Wednesday, May 23, 2007

Interview Aired on WCBS All News Radio 880 in NYC

Ginny Kosola: Experts Explain the Pension Issue
NY State Law Requires New Tiers for any Changes

Dec 19, 2005 1:49 pm US/Eastern
NEW YORK (WCBS) A two-tier pension system like the one being sought by the MTA in talks with the TWU is not unusual, says human resources expert Mitchell Langbert, an associate business professor at Brooklyn college.

The pension proposal, perceived as the main sticking-point in the talks between the union and MTA is actually not legally negotiable, says Edmund McMahon, director of The Manhattan Institute think tank.

Langbert says multiple-tiered pension plans have existed in New York state for many years, "I myself as a professor at Brooklyn college, part of the City University of New York, am part of a multi-tiered pension plan." Langbert says his benefits are not as generous as those of colleagues who have worked for the city longer.

The reason there are multi-tiered systems, and the MTA is seeking the two-tiered plan, is New York State's constitutional prohibition on reducing accrued benefits for existing workers. For the government to save money, it can only offer different benefits for new hires.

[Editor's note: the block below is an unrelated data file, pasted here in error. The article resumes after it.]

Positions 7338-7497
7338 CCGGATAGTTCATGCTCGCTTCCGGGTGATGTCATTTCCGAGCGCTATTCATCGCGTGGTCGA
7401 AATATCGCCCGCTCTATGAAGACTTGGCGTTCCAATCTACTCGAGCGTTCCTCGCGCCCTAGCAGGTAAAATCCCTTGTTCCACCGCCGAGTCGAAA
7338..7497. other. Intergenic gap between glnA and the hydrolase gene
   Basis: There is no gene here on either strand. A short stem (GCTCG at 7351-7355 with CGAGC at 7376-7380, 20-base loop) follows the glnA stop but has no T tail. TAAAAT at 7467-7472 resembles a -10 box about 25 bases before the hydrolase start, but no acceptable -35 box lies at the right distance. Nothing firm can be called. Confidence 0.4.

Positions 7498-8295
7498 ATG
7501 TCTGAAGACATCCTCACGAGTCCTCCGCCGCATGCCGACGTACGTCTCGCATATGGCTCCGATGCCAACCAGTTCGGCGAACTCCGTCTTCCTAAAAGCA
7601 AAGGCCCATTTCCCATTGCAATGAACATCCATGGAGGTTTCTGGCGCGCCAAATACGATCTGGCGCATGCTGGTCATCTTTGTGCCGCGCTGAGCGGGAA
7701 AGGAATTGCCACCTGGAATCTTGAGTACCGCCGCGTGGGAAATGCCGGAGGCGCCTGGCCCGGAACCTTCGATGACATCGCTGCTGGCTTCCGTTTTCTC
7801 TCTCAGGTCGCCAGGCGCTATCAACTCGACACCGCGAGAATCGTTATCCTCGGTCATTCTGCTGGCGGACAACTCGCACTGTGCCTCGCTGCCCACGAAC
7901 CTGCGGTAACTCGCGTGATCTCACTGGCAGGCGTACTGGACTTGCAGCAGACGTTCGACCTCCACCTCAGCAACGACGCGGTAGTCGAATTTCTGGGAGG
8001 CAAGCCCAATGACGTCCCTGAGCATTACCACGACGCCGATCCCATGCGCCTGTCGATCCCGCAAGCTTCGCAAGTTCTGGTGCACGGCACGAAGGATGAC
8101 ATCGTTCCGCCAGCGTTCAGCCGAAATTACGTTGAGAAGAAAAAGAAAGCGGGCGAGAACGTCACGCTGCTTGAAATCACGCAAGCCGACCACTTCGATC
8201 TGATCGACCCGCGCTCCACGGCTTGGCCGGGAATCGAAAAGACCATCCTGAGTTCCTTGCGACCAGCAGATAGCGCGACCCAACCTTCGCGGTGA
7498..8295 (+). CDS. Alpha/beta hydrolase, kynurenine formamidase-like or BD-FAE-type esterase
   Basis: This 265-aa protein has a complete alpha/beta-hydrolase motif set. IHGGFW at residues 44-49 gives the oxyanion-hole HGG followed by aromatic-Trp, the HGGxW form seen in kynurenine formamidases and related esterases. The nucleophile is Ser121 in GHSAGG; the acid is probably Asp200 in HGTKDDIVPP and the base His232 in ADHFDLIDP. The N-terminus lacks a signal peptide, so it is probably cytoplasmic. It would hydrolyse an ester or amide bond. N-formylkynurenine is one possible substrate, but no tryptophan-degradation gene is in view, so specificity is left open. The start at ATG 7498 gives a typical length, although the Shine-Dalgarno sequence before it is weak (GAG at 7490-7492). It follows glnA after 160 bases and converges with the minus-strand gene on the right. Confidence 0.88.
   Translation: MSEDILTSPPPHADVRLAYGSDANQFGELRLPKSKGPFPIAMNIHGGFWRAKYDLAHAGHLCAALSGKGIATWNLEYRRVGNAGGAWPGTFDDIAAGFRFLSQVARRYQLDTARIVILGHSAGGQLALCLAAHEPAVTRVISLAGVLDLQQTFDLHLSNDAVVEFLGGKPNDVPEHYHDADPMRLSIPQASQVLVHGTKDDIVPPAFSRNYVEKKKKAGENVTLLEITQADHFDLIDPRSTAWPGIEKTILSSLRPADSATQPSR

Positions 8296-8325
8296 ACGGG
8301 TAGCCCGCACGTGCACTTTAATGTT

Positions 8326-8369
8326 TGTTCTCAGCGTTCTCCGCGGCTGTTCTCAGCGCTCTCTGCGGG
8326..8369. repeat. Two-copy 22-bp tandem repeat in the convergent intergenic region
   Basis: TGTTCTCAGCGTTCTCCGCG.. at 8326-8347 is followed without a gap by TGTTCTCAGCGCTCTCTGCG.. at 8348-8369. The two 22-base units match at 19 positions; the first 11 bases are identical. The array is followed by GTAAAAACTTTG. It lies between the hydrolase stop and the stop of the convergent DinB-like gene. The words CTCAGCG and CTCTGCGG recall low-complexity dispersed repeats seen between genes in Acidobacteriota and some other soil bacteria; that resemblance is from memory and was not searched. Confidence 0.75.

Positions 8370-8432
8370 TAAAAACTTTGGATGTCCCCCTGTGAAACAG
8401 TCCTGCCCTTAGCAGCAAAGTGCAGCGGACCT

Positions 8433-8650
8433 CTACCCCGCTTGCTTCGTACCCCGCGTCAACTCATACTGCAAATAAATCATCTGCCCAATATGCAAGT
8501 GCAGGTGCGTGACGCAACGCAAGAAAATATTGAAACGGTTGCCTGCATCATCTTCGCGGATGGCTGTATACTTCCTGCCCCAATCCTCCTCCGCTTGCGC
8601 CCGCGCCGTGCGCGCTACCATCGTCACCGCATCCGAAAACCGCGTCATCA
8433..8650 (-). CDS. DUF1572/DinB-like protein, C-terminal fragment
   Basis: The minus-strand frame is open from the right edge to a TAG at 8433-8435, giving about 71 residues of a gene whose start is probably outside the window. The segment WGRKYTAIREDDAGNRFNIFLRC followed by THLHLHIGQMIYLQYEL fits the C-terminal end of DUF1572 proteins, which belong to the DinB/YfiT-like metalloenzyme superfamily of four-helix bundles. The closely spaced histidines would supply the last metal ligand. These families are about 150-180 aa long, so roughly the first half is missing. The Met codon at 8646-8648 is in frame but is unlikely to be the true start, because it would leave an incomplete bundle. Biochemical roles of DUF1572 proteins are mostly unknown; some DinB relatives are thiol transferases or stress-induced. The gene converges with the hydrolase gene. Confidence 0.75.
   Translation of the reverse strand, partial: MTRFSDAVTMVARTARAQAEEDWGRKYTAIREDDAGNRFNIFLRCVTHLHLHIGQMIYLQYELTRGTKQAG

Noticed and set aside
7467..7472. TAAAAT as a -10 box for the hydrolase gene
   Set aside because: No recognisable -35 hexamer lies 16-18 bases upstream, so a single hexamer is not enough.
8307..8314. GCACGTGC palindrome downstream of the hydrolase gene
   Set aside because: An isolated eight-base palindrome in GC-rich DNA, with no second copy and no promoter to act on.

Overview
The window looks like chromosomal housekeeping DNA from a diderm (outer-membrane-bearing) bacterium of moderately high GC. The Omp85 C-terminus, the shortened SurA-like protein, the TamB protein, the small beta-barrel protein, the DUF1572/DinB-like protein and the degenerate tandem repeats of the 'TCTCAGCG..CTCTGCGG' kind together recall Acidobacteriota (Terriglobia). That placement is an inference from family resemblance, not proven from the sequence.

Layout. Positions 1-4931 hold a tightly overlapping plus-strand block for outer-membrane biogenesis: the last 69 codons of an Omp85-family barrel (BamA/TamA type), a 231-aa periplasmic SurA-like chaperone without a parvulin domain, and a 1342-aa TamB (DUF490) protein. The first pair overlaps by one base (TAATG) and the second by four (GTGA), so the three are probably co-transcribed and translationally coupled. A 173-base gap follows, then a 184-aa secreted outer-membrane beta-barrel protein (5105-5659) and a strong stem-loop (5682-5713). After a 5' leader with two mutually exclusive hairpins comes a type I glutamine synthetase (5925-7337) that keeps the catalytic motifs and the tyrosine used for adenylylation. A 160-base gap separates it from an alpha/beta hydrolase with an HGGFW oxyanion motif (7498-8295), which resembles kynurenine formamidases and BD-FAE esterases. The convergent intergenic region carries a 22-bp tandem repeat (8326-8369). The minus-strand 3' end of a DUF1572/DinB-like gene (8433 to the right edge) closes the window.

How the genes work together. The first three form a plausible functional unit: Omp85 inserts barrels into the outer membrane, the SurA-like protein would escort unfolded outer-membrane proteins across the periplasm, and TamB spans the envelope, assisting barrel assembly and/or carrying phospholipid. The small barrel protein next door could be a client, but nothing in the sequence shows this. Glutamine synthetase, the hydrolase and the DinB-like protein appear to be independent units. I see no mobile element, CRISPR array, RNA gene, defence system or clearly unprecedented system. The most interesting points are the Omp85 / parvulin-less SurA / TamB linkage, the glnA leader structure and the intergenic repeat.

"What's unusual about this is that, in fact, pension benefits are not dictated by labor contracts in New York City and New York State government. Penison benefits are actually set by state law," says McMahon.

The state constitution absolutely guarantees that there can't be any reduction in a pension benefit for an employee who is on the payroll, says McMahon. The union is actually correct in making its argument to the Public Employment Relations Board (PERB) that pensions actually are not a bargaining issue. PERB, he explains, acts as a mediating panel between the government and unions.

"Although the Taylor Law clearly outlaws negotiations, formally, around the issue of pension benefits, unions have been happy in the past to negotiate side benefits and side deals for changes in the laws to increase their pensions." But, McMahon explains, those side agreements must then be approved by the state legislature and signed by the governor.

As for where he stands on the pension issue for new MTA hires, McMahon believes the best solution would be to pay the workers more now, and give them a "defined contribution pension," such as a 401-K. "Very few of the people who ride subways and buses and pay the taxes to subsidize them can dream of retiring at age 55 with a full pension," he notes.

Ginny Kosola

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